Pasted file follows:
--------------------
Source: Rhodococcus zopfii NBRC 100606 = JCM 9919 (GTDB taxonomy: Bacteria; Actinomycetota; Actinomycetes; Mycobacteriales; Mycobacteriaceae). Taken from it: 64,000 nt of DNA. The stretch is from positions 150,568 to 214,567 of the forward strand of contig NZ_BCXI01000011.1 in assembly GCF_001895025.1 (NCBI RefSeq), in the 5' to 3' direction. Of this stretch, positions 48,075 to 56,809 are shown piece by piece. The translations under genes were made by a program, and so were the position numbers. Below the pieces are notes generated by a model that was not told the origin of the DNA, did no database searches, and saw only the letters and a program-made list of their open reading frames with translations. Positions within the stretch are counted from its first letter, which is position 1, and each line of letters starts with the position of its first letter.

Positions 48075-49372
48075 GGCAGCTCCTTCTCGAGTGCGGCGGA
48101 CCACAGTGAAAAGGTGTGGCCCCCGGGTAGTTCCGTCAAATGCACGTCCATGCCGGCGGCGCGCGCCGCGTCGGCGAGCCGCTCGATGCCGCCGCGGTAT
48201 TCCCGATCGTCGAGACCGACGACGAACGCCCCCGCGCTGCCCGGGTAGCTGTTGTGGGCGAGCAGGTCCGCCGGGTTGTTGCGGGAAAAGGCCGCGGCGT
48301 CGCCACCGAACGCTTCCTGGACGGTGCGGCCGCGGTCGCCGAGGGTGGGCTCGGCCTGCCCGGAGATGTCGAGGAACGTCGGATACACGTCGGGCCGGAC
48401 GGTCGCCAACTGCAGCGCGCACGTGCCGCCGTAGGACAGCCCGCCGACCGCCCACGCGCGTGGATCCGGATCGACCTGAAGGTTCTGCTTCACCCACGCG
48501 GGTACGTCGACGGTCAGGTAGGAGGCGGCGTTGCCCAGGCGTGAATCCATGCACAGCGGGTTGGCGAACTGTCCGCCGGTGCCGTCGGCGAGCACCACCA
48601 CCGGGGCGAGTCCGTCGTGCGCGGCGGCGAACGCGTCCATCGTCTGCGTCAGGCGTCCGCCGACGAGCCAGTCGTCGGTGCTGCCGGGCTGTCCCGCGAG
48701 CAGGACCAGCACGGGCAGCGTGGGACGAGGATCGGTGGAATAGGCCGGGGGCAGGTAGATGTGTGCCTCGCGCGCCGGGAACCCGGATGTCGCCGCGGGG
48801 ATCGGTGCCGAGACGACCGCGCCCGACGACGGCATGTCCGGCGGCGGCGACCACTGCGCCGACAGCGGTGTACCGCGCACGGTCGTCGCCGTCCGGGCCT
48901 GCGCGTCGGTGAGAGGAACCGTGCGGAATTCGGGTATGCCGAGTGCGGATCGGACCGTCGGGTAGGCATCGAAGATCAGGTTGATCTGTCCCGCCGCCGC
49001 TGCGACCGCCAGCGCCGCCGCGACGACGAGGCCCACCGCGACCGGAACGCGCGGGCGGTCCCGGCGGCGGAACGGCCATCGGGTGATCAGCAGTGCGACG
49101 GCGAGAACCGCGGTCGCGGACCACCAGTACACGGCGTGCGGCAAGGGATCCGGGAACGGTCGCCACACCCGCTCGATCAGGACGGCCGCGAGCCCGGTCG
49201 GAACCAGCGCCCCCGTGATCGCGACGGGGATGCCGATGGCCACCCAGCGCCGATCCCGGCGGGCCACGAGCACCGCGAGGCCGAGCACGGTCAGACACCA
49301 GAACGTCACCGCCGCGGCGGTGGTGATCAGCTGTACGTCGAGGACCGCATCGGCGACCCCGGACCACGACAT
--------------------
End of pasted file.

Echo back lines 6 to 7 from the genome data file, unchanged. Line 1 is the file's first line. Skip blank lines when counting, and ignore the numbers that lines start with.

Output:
48301 CGCCACCGAACGCTTCCTGGACGGTGCGGCCGCGGTCGCCGAGGGTGGGCTCGGCCTGCCCGGAGATGTCGAGGAACGTCGGATACACGTCGGGCCGGAC
48401 GGTCGCCAACTGCAGCGCGCACGTGCCGCCGTAGGACAGCCCGCCGACCGCCCACGCGCGTGGATCCGGATCGACCTGAAGGTTCTGCTTCACCCACGCG